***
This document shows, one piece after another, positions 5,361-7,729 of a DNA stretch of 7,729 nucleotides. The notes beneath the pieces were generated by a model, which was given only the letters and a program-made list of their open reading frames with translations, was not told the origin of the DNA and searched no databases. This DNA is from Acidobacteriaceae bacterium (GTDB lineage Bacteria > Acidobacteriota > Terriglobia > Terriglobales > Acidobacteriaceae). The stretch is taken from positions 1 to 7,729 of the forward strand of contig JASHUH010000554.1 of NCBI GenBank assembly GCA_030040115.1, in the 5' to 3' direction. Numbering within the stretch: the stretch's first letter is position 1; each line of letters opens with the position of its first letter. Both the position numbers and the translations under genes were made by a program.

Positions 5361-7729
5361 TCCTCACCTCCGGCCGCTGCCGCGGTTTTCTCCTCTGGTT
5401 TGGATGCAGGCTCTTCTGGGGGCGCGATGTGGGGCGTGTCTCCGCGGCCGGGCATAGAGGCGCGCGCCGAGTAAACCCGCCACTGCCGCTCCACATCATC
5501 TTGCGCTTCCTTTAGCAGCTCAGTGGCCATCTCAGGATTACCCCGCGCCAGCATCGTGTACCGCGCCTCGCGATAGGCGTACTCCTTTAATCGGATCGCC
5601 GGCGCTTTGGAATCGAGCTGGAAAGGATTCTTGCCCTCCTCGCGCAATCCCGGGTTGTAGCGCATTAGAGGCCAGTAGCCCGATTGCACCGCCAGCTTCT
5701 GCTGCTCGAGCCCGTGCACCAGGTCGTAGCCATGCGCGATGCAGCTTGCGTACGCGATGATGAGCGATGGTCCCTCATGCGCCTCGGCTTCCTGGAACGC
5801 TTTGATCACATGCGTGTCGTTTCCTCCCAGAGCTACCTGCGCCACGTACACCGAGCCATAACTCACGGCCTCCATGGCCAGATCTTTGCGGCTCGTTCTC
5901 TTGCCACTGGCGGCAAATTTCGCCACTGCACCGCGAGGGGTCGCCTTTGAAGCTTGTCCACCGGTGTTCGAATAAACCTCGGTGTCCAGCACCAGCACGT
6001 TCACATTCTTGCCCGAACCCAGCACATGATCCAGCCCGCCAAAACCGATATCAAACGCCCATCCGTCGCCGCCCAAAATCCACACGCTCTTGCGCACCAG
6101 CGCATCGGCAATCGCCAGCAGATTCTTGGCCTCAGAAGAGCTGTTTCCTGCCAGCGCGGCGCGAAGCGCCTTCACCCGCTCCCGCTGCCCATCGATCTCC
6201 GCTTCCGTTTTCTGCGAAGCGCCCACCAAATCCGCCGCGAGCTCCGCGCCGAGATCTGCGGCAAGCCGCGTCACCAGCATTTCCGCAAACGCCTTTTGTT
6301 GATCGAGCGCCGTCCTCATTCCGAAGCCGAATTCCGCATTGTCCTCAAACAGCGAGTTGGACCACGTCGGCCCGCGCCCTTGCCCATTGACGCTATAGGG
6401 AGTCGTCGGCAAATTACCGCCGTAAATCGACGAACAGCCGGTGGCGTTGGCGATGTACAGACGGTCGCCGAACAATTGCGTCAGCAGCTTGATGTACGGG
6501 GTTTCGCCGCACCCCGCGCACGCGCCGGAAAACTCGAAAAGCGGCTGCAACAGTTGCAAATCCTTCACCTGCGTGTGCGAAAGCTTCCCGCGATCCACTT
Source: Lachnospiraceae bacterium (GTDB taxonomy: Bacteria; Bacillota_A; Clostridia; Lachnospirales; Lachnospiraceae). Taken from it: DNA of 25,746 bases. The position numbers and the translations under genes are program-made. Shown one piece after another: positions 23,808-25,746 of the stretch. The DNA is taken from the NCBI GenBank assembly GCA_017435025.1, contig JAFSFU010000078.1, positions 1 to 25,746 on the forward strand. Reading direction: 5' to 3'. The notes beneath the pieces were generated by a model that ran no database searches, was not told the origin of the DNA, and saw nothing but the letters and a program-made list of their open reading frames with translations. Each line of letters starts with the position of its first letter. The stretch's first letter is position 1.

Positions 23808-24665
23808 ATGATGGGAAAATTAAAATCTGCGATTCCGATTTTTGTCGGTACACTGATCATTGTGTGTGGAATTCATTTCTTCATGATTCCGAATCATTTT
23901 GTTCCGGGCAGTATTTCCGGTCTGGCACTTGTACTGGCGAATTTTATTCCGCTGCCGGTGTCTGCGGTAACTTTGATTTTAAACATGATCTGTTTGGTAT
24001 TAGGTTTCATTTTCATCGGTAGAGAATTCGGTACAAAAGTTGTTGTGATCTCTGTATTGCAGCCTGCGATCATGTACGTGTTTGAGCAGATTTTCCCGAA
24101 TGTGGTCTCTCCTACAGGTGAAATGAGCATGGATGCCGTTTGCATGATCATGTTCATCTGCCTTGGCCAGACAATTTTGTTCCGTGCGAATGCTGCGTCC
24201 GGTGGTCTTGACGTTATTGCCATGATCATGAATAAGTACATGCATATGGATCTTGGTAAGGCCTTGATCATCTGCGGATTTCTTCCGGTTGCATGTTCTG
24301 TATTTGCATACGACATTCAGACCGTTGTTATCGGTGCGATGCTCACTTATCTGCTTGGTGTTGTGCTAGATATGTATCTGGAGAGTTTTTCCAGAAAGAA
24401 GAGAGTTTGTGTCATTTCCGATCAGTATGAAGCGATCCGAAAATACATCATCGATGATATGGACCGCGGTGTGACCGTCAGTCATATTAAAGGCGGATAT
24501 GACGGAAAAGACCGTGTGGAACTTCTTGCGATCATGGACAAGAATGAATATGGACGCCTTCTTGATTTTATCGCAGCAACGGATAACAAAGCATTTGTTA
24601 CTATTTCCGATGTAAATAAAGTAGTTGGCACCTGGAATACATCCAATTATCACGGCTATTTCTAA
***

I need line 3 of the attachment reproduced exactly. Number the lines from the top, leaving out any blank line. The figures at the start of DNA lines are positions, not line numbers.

5361 TCCTCACCTCCGGCCGCTGCCGCGGTTTTCTCCTCTGGTT